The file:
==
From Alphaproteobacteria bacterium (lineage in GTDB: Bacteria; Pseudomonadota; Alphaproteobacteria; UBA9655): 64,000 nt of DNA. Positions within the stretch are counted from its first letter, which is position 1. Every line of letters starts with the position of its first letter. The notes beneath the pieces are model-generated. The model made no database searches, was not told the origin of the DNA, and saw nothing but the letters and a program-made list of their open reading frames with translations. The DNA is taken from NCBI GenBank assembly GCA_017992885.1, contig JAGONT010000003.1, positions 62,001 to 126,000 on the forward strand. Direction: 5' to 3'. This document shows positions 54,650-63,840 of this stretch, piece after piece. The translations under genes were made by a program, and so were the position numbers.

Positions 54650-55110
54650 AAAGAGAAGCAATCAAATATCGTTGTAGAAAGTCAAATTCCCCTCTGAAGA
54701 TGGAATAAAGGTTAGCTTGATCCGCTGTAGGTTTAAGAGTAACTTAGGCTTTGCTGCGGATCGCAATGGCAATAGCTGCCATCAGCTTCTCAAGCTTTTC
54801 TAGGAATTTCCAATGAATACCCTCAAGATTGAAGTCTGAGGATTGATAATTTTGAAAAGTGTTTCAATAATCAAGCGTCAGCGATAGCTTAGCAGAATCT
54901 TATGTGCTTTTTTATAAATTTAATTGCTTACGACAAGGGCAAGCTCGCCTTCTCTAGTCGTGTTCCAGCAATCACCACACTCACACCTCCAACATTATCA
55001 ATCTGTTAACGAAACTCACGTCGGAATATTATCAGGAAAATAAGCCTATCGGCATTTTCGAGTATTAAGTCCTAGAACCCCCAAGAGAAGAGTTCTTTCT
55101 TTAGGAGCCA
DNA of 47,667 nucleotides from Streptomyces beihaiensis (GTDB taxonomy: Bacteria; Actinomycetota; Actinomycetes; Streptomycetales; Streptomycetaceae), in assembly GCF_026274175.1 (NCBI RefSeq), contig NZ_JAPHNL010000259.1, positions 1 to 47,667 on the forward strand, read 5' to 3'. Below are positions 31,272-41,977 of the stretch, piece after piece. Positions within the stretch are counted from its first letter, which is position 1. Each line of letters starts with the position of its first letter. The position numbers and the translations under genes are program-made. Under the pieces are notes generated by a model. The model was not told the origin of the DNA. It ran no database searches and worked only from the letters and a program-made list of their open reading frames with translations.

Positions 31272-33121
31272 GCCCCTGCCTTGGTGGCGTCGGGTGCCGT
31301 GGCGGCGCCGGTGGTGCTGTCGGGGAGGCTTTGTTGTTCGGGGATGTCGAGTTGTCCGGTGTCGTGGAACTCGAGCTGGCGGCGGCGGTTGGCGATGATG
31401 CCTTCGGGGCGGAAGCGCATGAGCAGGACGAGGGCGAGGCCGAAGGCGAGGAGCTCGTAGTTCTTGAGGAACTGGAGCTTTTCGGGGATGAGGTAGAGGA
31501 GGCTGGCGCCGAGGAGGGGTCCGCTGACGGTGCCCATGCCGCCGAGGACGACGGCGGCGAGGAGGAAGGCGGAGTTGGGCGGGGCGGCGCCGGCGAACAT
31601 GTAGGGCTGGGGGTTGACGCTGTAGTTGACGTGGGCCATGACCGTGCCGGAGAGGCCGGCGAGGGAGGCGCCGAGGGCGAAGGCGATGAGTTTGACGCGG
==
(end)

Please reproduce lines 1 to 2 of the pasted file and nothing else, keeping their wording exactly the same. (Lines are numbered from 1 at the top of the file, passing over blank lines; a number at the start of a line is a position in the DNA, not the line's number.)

From Alphaproteobacteria bacterium (lineage in GTDB: Bacteria; Pseudomonadota; Alphaproteobacteria; UBA9655): 64,000 nt of DNA. Positions within the stretch are counted from its first letter, which is position 1. Every line of letters starts with the position of its first letter. The notes beneath the pieces are model-generated. The model made no database searches, was not told the origin of the DNA, and saw nothing but the letters and a program-made list of their open reading frames with translations. The DNA is taken from NCBI GenBank assembly GCA_017992885.1, contig JAGONT010000003.1, positions 62,001 to 126,000 on the forward strand. Direction: 5' to 3'. This document shows positions 54,650-63,840 of this stretch, piece after piece. The translations under genes were made by a program, and so were the position numbers.

Positions 54650-55110